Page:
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The Cambridge Analytica Scandal is Placing Facebook between a Rock and a Hard Place

The recent public exposure of Cambridge Analytica has caused both a political, financial, and social storm. In fact, Facebook boss Mark Zuckerberg was recently summoned by a parliamentary committee to present evidence concerning the access of personal data by Cambridge Analytica.

Facebook has been on the spotlight lately for all the wrong reasons after it was discovered that Cambridge Analytica had obtained vital personal information from more than 50 million Facebook users

The firm has received numerous accusations of obtaining the personal data of over 50 million Facebook users without consulting them and not deleting the content when addressed to do so. However, the Commons inquiry on fake news, led by Chairman Damian Collins, has accused that Facebook has the intent of misleading the committee.

The consulting firm, however, has come out and denied its involvement in any wrongdoing. As of now, the two companies are under serious investigation following robust accusations by the whistleblower, Christopher Wylie, who once worked for Cambridge Analytica. He claims that the firm collected massive amounts of data from Facebook users via a personality quiz known as This Is Your Digital Life.

Behind the scenes

During his investigation and time working at Cambridge Analytica, he claimed that more than 270,000 people partook in the quiz. However, the personal data of more than 50 million subscribers were used without their consent, and through channels such as their friend networks.

Mr. Wylie claims that the data obtained was then sold to Cambridge Analytica, and further used to psychologically influence people by delivering pro-Trump material to their feed, with the intent of influencing the final outcome of the presidential election in 2016.

With a letter addressed to Mark Zuckerberg, Mr. Collins accused that Facebook was intentionally providing misdealing information to the committee; especially in a previous hearing concerning the inquiry into whether information was being derived from users without their consent.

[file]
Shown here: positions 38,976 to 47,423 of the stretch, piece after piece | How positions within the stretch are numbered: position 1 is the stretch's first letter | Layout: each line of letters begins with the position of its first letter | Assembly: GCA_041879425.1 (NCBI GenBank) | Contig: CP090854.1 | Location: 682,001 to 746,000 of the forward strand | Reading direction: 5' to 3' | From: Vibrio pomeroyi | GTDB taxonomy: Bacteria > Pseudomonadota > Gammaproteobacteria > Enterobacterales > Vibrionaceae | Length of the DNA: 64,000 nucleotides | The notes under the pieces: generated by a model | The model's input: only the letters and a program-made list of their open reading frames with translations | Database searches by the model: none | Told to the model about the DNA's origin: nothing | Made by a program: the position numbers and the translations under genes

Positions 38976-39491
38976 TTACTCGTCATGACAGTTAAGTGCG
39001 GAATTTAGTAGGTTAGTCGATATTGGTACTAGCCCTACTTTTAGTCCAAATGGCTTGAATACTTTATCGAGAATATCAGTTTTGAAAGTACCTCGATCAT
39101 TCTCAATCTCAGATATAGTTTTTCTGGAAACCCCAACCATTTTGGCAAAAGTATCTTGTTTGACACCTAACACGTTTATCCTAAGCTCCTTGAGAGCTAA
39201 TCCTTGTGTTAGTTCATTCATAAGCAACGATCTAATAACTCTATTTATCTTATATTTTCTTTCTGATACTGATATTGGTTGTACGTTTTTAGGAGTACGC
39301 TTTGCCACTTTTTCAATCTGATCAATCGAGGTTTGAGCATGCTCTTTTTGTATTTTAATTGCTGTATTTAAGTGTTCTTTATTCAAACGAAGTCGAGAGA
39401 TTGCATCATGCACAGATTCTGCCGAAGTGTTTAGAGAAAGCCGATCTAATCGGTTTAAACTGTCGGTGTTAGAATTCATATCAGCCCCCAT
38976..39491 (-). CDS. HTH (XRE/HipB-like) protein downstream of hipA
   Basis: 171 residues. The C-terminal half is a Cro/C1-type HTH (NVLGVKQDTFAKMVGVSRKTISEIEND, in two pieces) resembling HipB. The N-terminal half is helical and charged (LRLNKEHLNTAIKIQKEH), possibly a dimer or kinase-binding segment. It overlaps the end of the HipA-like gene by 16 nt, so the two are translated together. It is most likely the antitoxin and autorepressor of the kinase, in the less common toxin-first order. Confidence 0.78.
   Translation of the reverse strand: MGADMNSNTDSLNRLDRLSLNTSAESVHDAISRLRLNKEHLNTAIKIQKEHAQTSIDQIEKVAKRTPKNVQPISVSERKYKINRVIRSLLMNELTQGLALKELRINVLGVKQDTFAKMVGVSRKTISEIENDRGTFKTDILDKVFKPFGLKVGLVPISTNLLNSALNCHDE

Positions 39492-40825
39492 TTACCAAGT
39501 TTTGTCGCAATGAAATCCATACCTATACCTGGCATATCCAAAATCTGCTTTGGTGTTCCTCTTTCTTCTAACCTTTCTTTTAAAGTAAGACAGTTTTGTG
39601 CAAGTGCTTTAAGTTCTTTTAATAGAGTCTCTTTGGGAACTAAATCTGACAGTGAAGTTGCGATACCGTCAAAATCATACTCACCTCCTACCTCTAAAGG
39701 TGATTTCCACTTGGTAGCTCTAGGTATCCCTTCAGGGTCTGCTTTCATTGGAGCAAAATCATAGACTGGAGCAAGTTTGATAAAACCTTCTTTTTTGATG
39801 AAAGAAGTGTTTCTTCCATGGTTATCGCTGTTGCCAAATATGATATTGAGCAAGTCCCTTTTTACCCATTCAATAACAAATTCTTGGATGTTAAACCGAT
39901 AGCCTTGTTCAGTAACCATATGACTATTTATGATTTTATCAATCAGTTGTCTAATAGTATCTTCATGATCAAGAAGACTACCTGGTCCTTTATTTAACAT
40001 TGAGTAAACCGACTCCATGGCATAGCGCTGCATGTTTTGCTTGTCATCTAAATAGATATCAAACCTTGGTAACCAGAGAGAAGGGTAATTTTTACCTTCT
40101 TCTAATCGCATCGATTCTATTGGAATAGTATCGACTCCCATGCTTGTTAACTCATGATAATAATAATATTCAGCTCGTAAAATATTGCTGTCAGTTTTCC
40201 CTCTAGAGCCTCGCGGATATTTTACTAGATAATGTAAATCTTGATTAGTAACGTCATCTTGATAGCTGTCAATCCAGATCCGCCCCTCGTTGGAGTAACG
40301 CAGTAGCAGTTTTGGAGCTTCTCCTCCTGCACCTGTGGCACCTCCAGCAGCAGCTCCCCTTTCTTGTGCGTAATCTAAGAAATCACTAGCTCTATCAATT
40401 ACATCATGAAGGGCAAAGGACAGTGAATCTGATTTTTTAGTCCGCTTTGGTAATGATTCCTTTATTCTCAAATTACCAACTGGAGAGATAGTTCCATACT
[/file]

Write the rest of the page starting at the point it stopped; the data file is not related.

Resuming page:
Facebook has received massive losses in market value amounting to $50 billion, meaning that investors are pulling out in case things go south for the company.

A concise answer

He even said that it was high time that the committee heard from a Facebook executive with enough authority and knowledge to give a clear account of what transpired during this catastrophic breach of people’s personal info.

Initially, the Information Commissioner for the UK, Elizabeth Denham, had stated that she would apply to the court and request for a warrant to go through the offices of Cambridge Analytica.

However, the firm insisted that it had undergone the right procedures to get data and utilize it. Despite this statement, it was surprising to see that the firm was suspended from Facebook a few days ago. A statement from President Donald Trump said that he welcomed the investigation into the firm, clearly saying that ‘Americans privacy should be protected.’

Facebook losing its appeal

The effects of such an accusation were devastating for Facebook. Its shares fell a whopping 5% further on Tuesday, which was preceded by a 6.7% dip on Monday. This means that Facebook experienced a whopping $50bn loss in market value!

In response, the company had a meeting on Tuesday with its employees to parlais on the matter. However, BBC reporter based in North America, Dave Lee, said that neither Sheryl Sandberg nor Mark Zuckerberg chaired it.

In fact, both Zuckerberg and Sandberg have not spoken publically over the matter since the controversial Cambridge Analytics story went viral last week.

To make things worse for Cambridge Analytica, hidden footage was revealed by Channel 4 News last week showing the consulting firm’s boss discussing how to effectively discredit politicians.

Dr. Aleksandar Kogan, who was responsible for the creation of the personality app, and a senior research associate from the University of Cambridge, was a highlight as well.

One of the spokesmen from the university said that Dr. Kogan had assured that no data from the University, its facilities, or resources, were used in the process of his work. The spokesman further stated that university had found no evidence to go against Kogan’s statement.

However, he did affirm that the university was in the process of requesting Facebook to release any relevant data as evidence that might be in their possession.

Meanwhile, things seem to be getting worse for Cambridge Analytics after Channel 4 News released hidden footage that showed chief executive of the firm, Alexander Nix, suggesting ways in which the firm could effectively discredit the image of politicians.

Protect your personal Facebook data

With such a massive scandal unearthed, keeping your data private has become increasingly important. Here are a few preemptive steps you can take to protect it;

  • Watch out for apps, especially those that request you to log in to Facebook. They are normally given multiple permissions and can pick up plenty of your data.
  • Have an active ad blocker to reduce the number of advertisements that you receive.
  • And lastly, be aware of what you have enabled when it comes to your Facebook settings.

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